How to count inversions in a sorted array?

Two elements arr[i] and arr[j] in an array arr[] form an inversion if a[i] > a[j] and i < j. How to count all inversions in an unsorted array.

In an integer array, there is 1 to 100 number, out of one is duplicate, how to find?

In this case, you can simply add all numbers stored in an array, and the total sum should be equal to n(n+1)/2. Now just subtract actual sum to expected sum, and that is your duplicate number. There is a brute force way of checking each number against all other numbers, but that will result in the performance of O(n^2) which is not good.

How do you find duplicates in an array if there is more than one duplicate?

– One way of solving this problem is using a Hashtable or HashMap data structure. You can traverse through an array, and store each number as key and number of occurrence as value. At the end of traversal, you can find all duplicate numbers, for which occurrence is more than one. In Java if a number already exists in HashMap then calling get(index) will return number otherwise it returns null. this property can be used to insert or update numbers in HashMap.

– We can use one Set and one List to keep repeating and non-repeating character separately. Once we finish scanning through String, which is O(n), we can get the magic character by accessing List which is O(1) operator. Since List is an ordered collection get(0) returns the first element.

– First step: Scan String and store count of each character in HashMap.

– Second Step: Traverse String and get a count for each character from Map.

Since we go through String from first to the last character, when the count for any character is 1, we break, it’s the first non repeated character.

Here the order is achieved by going through String again.

How do you find the missing number in a given integer array of 1 to 100?

1) Sum of the series: Formula: n (n+1)/2( but only work for one missing number)

2) Use BitSet, if an array has more than one missing elements.

BitSet is a class defined in the java.util package. It creates an array of bits represented by boolean values. The size of the array is flexible and can grow to accommodate additional bit as needed. Because it is an array, the bit values can be accessed by non-negative integers as an index.

How do you find the duplicate number on a given integer array?

We can use Set interface, particularly LinkedHashSet, because that also keep the order on which elements are inserted into Set.

The problem with an array is not finding duplicates, it’s about removing them. Since an array is a static, fixed length data structure, you can not change its length. This means, deleting an element from an array requires creating a new array and copying content into that array.

If your input array contains lots of duplicates then this may result in lots of temporary arrays. It also increases the cost of copying contents, which can be very bad. Given this restriction, you need to come out with a strategy to minimize both memory and CPU requirements. So you need to do is to convert your array into ArrayList first then subsequently create a LinkedHashSet from that ArrayList. Regarding removing duplicate permanently from result array, one approach could be to count a number of duplicates and then create an array of right size i.e. length – duplicates and then copying content from intermediate result array to final array, leaving out elements which are marked duplicate.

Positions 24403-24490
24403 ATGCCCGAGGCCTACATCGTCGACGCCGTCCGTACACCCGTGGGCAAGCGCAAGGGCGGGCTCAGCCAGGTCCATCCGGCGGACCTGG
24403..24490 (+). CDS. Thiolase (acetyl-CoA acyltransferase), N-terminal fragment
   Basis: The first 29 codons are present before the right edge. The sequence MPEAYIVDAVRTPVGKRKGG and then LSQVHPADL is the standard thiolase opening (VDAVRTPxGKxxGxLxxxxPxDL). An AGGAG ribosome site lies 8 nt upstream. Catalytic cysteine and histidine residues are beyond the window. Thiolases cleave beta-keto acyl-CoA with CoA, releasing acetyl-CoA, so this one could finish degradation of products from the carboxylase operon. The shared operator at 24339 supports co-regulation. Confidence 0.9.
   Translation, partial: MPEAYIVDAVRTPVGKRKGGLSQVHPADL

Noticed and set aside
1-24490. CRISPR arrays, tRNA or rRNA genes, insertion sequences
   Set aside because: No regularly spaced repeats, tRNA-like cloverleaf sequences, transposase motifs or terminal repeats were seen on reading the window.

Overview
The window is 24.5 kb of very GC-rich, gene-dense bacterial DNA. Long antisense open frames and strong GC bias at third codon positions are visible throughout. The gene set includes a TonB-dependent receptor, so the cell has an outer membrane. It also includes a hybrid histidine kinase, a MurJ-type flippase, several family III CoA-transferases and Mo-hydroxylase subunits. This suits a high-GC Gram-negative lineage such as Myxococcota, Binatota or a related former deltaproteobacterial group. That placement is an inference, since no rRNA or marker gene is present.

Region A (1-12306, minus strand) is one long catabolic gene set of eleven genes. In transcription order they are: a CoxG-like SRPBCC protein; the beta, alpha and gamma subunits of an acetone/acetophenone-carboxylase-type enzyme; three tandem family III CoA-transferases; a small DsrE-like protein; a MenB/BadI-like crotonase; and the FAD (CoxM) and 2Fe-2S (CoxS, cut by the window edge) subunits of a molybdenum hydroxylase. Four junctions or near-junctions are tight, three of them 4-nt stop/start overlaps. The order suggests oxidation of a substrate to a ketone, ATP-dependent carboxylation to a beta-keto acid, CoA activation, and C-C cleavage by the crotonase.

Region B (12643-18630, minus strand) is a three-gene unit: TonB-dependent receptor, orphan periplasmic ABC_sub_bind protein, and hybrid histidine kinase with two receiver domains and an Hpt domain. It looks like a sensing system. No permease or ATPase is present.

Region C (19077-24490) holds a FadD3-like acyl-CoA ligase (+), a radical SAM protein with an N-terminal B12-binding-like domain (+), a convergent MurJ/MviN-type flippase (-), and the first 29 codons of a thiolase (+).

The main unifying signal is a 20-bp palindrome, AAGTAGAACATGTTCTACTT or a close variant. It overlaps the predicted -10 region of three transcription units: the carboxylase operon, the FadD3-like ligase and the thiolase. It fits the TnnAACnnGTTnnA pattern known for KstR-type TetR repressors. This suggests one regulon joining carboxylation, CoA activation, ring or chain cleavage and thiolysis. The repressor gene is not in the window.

How do you find the largest and smallest number in an unsorted integer array?

We use two variables largest and smallest to store the maximum and minimum values from the array. Initially largest is initialized with Integer.MIN_VALUE and smallest is initialized with Integer.MAX_VALUE. In each iteration of the loop, we compare current number with largest and smallest and update them accordingly. Since if a number is larger than largest, it can’t be smaller than smallest, which means you don’t need to check if the first condition is true, that’s why we have used if-else code block, where else part will only execute if the first condition is not true.

How do you find all pairs of an integer array whose sum is equal to a given number?

Questions:

Does the array contain only positive or negative numbers?

What if the same pair repeats twice, should we print it every time?

Is reverse of pair is acceptable e.g. can we print both (4,1) and (1,4) if given sum is 5.

Do we need to print only distinct pair? does (3, 3) is a valid pair forgiven sum of 6?

– The first solution is a brute-force, naive but genuine. You take one number from the array and then loop through the array and output pairs which is equal to the given sum. (n^2)

– In order to find two numbers in an array whose sum equals a given value, we probably don’t need to compare each number with other. What we can do here is to store all numbers in a hashtable and just check if it contains a second value in a pair. For example, if a given sum is 4 and one number in the pair is 3, the other must be 1 or -7. Only N to iterate through the array and insert values in a Set because add() and contains() both O(1) operation in the hash table. So total complexity of solution would be O(N)

– A more efficient in-place solution would be to sort the array and use two pointers to scan through the array from both direction i.e. beginning and end. If the sum of both the values are equal to given number then we output the pair and advance them. If the sum of two numbers is less than k then we increase the left pointer, else if the sum is greater than k we decrement the right pointer, until both pointers meet at some part of the array. The complexity of this solution would be O(NlogN) due to sorting.